New Adventure Rider: Selecting a Motorcycle

For the new adventure rider, or one returning to the bike after a prolonged hiatus from riding, bike selection is the single most important decision to be made. Choosing the right bike not only ensures riding enjoyment, but it certainly influences rider safety. There are a number of considerations to carefully evaluate, some carrying more importance that others.

 

Screen Shot 2015-02-11 at 11.26.09 AM

 

Displacement

In a nutshell, displacement is simply a measurement of engine size. This is not to be confused with engine power, although there is a strong correlation between the two. Traditional wisdom has encouraged new riders to embrace smaller, less powerful motorcycles, something that is actually mandated by law in some countries. It’s not a bad idea, as giving a new rider a fist full of big horsepower may not be the safest idea. Whereas a small bike can have as little as 45 hp, a full-blown big bike can churn out a neck bending 120 hp or more. More is not always better for obvious reasons.

It’s also important to note that even some experienced riders prefer small bikes. Lois Pryce has ridden extensively around the world with her rather humble 250cc bike. The other reason for starting with a smaller displacement motorcycle is relative to it’s more manageable overall size, lower weight, and frankly, they’re often cheaper. A common starter platform is usually in the ballpark of 650cc or less. Bikes like the Suzuki DR 650 or Kawasaki KLR 650 afford the rider ample power for highway sessions, without the intimidating power of bigger machines.

 

IMG_2146

 

Overall size and weight

If you are new to riding, the last thing you need is a hulking 600 pound wrestling partner. A modestly sized beginner bike can be as light as 350 pounds. A fully loaded adventure bike of larger displacement can easily approach 700 pounds with a full tank of gas. When that 700 pounds starts to succumb to the grip of gravity, nothing is going to stop it. If you ride solo, you might also want to give the bike weight plenty of thought. When, not if, your bike falls over, you have to be able to pick it up.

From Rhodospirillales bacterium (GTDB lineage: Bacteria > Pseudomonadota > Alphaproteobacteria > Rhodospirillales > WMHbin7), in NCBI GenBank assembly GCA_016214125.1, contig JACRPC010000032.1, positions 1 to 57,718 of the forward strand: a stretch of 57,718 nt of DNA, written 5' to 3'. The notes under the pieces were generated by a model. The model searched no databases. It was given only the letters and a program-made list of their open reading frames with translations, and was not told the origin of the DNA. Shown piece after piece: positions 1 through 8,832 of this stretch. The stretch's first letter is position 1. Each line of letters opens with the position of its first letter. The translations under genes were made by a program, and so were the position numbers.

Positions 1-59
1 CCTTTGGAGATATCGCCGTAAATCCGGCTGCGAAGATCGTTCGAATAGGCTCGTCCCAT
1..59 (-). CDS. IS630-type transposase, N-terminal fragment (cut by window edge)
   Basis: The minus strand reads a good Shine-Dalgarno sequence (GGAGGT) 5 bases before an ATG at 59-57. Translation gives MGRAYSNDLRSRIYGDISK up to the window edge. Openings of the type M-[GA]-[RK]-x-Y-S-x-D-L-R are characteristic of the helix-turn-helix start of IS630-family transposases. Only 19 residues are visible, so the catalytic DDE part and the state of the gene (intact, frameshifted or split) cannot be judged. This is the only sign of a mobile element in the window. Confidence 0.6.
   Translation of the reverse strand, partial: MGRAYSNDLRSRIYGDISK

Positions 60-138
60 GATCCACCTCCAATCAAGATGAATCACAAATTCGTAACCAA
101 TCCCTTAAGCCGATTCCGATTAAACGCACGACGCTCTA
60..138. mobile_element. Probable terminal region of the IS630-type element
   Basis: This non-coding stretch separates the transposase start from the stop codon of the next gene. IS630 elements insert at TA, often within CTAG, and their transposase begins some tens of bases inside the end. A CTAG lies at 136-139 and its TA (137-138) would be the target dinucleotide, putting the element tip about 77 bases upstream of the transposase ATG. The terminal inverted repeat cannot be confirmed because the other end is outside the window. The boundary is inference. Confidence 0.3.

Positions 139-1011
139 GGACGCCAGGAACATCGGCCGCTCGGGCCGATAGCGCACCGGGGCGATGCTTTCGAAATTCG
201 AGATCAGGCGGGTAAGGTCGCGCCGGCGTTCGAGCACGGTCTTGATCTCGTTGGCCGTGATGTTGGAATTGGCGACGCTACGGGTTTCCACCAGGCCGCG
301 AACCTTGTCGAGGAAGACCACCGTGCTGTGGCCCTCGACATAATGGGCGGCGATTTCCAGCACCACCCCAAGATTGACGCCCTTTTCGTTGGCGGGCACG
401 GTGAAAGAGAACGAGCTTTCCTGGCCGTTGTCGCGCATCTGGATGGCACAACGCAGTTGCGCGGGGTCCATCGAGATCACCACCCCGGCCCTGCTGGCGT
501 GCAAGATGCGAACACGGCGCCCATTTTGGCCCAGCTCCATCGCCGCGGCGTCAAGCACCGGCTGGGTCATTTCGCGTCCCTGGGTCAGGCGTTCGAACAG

Because not all riders and motorcycles are of the same size, choosing a platform that accommodates your stature, big or small, is important. Some bikes like the rather tall Honda XR650 are a tough match for those with shorter legs. On the flip side, a rider well over 6-feet tall might not be ideally paired to something like Ducati’s new Scrambler. Be sure to swing a leg over your prospective purchase to ensure it will be a good fit.

 

IMG_3246

 

Design purpose

The adventure bike category has ballooned over the years to encompass bikes of all shapes and sizes with a widening spectrum of intended applications. While some motorcycles are carefully engineered to excel in the dirt at the sacrifice of highway performance, others display the inverse attributes. Identifying where you want to ride, and how you want to ride, should have a large influence on the bike you select. If you don’t particularly like riding off-road, and don’t see yourself doing it very often, then by all means purchase a more road-biased motorcycle. Plenty of adventure can be found even on paved roads.

 

IMG_1645

 

Even if you don’t touch dirt, you can still find ample adventure on the pavement.

 

IMG_1967

 

Carrying capacity

Most of the people drawn to adventure riding will eventually extend their rides over the course of multiple days, and will need to portage the necessary gear to do so. We will cover luggage solutions in the weeks to come, but suffice it to say, not all motorcycles shoulder luggage with equal efficiency. If for example you intend to ride around the world someday, a 200cc bike may not accommodate the weight of the necessary loads. Conversely, if all you plan to do is the occasional overnighter in your local woods, having 85-liters of hard case storage just might be overkill.

 

_I4P3030

Serviceability

This might be a minor concern for some motorcycle owners, but it will influence the purchase of many. If you buy an Italian exotic for example and the nearest dealer is 500 miles away, that could complicate your repair and servicing options. This shouldn’t discourage you from owning the motorcycle of your dreams, but keep it in mind.

 

 

IMG_0021

X-Factor

This is the one aspect of motorcycle ownership that really should get more attention. Motorcycles will never fall under the auspices of practical transportation. Save that for the Honda Civic. Motorcycles, and the experience of riding them, is visceral and exhilarating. If the motorcycle you’re about to purchase doesn’t really speak to you, don’t buy it. If you don’t love the bike you have, you won’t ride it. If however, you love your bike so much it makes you leave work early just to get an extra five minutes of ride time before the sun sets, then you have chosen well.

 

photo 1

 

In the end, you want to select a bike that meets your immediate riding needs, but also offers a platform you can still enjoy as your skills develop. One last little bit of advice: Your first bike, particularly one used off-road, is eventually going to get damaged. It’ll hurt a lot less if that first bike is an inexpensive pre-owned bike and not some $25,000 showroom beauty. If you do buy the latter, just get it over with and put a scratch in it right away.

Christophe Noel is Expedition Portal's Editor and the Senior Editor for Overland Journal. Born into a family of backcountry enthusiasts, Christophe grew up backpacking the mountains and deserts of the American West. An avid cyclist and bikepacker, he also has a passion for motorcycles, travel, food and overlanding.